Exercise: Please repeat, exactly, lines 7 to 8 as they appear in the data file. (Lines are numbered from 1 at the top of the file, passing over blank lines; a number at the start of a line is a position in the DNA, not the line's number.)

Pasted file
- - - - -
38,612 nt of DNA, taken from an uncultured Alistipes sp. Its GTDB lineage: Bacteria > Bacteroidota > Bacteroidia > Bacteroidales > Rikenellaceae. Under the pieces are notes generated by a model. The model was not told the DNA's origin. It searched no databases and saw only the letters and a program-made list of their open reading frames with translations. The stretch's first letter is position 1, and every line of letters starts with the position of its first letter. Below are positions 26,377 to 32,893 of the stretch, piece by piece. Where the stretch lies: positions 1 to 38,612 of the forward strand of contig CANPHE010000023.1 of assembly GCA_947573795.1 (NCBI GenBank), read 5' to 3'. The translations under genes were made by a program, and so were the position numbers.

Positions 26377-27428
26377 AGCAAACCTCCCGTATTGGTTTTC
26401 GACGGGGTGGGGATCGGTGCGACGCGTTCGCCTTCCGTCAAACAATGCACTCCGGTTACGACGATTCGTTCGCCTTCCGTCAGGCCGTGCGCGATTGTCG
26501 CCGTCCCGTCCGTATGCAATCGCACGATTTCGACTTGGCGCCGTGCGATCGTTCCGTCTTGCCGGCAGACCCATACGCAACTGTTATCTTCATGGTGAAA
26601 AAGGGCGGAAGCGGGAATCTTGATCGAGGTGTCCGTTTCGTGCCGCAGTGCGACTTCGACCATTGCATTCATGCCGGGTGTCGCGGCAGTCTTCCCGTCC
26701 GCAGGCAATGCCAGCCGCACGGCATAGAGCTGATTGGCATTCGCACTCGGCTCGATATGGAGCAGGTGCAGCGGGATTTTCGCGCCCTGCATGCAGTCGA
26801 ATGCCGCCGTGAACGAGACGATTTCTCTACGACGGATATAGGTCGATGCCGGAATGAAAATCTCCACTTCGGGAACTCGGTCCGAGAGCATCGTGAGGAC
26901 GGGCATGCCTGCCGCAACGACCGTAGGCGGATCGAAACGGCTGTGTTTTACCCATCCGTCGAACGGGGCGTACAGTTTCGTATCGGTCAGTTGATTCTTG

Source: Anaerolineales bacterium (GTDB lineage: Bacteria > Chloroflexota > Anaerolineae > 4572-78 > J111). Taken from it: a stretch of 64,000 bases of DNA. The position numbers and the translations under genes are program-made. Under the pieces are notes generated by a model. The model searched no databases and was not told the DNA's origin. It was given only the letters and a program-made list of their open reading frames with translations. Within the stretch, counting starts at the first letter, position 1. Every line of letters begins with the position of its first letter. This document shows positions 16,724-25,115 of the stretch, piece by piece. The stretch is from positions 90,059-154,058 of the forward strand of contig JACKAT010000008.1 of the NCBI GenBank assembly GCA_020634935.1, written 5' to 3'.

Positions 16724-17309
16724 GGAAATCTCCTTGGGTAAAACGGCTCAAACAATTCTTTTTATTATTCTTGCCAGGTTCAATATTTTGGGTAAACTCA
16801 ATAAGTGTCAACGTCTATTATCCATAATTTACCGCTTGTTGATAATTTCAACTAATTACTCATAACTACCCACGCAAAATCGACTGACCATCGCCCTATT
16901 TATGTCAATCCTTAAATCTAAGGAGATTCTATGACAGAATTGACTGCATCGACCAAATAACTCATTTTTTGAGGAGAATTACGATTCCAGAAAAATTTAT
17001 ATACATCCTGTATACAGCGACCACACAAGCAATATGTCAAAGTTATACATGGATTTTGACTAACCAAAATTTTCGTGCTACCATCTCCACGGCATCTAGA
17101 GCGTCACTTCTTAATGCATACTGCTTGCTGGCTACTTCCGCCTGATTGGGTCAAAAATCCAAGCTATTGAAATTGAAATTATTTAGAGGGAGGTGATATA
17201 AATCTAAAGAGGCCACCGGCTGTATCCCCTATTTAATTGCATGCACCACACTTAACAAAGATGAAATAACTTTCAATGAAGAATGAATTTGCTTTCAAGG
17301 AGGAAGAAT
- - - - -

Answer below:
26701 GCAGGCAATGCCAGCCGCACGGCATAGAGCTGATTGGCATTCGCACTCGGCTCGATATGGAGCAGGTGCAGCGGGATTTTCGCGCCCTGCATGCAGTCGA
26801 ATGCCGCCGTGAACGAGACGATTTCTCTACGACGGATATAGGTCGATGCCGGAATGAAAATCTCCACTTCGGGAACTCGGTCCGAGAGCATCGTGAGGAC